Archives for August 2009
Below are some suggestions to help your resume stand out. Please note, these suggestions are from our personal point of view. No industry standard is set or implied.
Length: Most resumes should be one page unless: 1) you are in a highly specialized discipline with extensive certifications that can’t be captured on one page; or 2) you have more than 15 years in one field.
To shorten your resume, focus on the three most important aspects of each position you’ve held. Three to six bullet points is usually sufficient to capture the essence of a given position. Positions that were held more than five years ago can have as little as two to four bullet points.
Rule of thumb: The more time that passes the less emphasis you need to place on a particular job. Unless, of course, the position was at a noted institution, or you worked with a well-known person, or you received a prestigious award.
A note about bullet points: We always preferred bullet-pointed to “paragraphy” resumes because they: 1) are easier to absorb at a glance; 2) look cleaner and more streamlined; and 3) are quicker to read. Your bulleted points should be no more than three lines long, with one or two being ideal.
Errors: Editorial workers, especially, should present resumes that are 100% error-free. This includes those minor errors that you may think don’t make a difference, e.g., spacing, periods, font changes, etc.
Setup: We advise a summary of qualifications/skills/profile section first, followed by work experience, then education, and finally professional, RELEVANT affiliations. Rarely is attention given to hobbies, special and/or other interests sections.
Detailing Your Experience: Make your resume as detailed, yet brief, as possible. Include such specifics as:
¶ Word count of articles; how many per week, month, quarter, publication, etc., you were/are responsible for;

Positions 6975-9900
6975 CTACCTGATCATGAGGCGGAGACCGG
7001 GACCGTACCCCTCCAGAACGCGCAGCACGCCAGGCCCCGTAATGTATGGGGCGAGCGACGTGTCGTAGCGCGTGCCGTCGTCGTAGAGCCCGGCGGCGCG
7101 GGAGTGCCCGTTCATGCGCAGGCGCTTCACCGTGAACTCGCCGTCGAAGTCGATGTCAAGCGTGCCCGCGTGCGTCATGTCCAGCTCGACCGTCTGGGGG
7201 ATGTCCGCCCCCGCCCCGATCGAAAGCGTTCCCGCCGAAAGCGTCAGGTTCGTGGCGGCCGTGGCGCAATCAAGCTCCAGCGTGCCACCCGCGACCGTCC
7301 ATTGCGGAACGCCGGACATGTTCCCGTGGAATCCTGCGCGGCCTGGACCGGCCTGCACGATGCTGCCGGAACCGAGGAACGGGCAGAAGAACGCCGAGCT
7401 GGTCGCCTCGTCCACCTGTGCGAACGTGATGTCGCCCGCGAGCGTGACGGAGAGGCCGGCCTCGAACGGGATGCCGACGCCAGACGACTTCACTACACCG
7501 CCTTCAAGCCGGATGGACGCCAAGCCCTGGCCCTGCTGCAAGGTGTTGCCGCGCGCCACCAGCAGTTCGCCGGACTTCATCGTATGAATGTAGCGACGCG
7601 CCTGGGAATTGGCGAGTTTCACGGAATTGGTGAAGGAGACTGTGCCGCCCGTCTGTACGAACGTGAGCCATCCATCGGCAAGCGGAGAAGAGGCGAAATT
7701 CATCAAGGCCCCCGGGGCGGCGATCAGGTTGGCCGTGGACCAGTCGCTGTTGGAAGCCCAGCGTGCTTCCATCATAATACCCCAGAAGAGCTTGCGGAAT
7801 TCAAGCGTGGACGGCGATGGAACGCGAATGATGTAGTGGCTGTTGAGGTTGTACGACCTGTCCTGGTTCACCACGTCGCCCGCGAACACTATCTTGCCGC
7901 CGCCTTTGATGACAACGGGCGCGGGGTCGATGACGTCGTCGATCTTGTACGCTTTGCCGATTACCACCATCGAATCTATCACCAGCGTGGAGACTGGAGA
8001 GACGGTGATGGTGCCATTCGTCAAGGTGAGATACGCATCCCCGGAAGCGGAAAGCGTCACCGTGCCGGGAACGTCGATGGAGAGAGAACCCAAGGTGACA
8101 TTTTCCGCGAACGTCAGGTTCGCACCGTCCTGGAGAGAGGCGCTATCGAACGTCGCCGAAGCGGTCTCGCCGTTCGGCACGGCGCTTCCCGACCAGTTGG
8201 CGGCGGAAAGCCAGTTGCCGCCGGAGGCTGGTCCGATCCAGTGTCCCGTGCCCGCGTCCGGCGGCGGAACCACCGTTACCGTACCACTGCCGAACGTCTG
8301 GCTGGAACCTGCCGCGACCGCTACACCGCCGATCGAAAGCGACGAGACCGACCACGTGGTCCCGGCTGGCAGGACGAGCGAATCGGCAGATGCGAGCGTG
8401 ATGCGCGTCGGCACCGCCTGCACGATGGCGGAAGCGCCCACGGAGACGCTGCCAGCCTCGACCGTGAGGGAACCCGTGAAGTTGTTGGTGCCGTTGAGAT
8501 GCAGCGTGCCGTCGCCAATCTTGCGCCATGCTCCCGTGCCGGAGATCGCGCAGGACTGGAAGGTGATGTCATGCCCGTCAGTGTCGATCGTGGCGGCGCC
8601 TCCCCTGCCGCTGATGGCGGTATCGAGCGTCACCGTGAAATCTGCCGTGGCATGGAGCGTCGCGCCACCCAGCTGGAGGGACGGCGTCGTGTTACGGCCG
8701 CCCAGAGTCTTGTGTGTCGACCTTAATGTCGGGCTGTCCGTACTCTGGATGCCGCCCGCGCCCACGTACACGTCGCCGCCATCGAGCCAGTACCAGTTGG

¶ Whether or not you did the copyediting and proofreading, in addition to the editing and writing of each article;
¶ The style of editing used;
¶ The types of editing styles in which you are proficient;
¶ Supervisory/managerial responsibilities: did you oversee/hire freelance staff — if so, how
many were you in charge of; were you in charge of a budget (how much); did you save the company money; etc.
¶ The type of publication: daily, weekly, monthly, etc.; on- or off-line; a magazine, book, journal, etc.; and
¶ The types of software in which you are extremely proficient, have an average ability, are studying, etc.
Regarding Education: If you graduated three to five years ago, depending on how much relevant editorial experience you’ve gained, education can be placed at the top of your resume. This lets prospective employers know that you are still relatively new to the field. Otherwise, it should drop to the bottom.
Same Company/Different Positions: If you’ve held more than one position at the same company, be careful to note continuity. To accomplish this, state the company name only once and the total time that you worked there. Then, state each position, putting the title and dates beside each position that you held. For example:
ABCX Publishing, 1980-1991
Associate Editor (1983-1988)
Copy Editor (1980-1983)
If you were promoted from one position to the next, be sure to state that. This serves a double purpose. One, it demonstrates longevity (a highly desired trait); and two, it highlights your effectiveness within the company. Namely, that you were talented enough, resourceful enough, worked hard enough, to be promoted.
Freelance Experience: Categorize all freelance experience separately, especially if you have many listings. This will make you seem less like a “hopper” (job hopper) and will clearly separate this experience from permanent and part-time employment.
Submission/Attachments: Submit your resume in the form in which it is requested. For example, if a newspaper ad requests MS word documents only, do not submit a pdf; or, if the ad says “in the body of the e-mail”, please do not send an attachment.
Many employers do not like attachments for the obvious reason of virus transmission. Also, submitting an attachment forces the reader to open programs that he or she may not be in or may not have. Many resumes go unopened because the reader simply does not have the time or inclination to open an attachment.
If the resume is submitted in the body of the e-mail, the reader has ready access to your information. If no specific form is requested, we suggest that you send your resume in the body of the e-mail and as an MS Word document. Why Word? Because thanks to Bill Gates, this is the most widely used word processing software.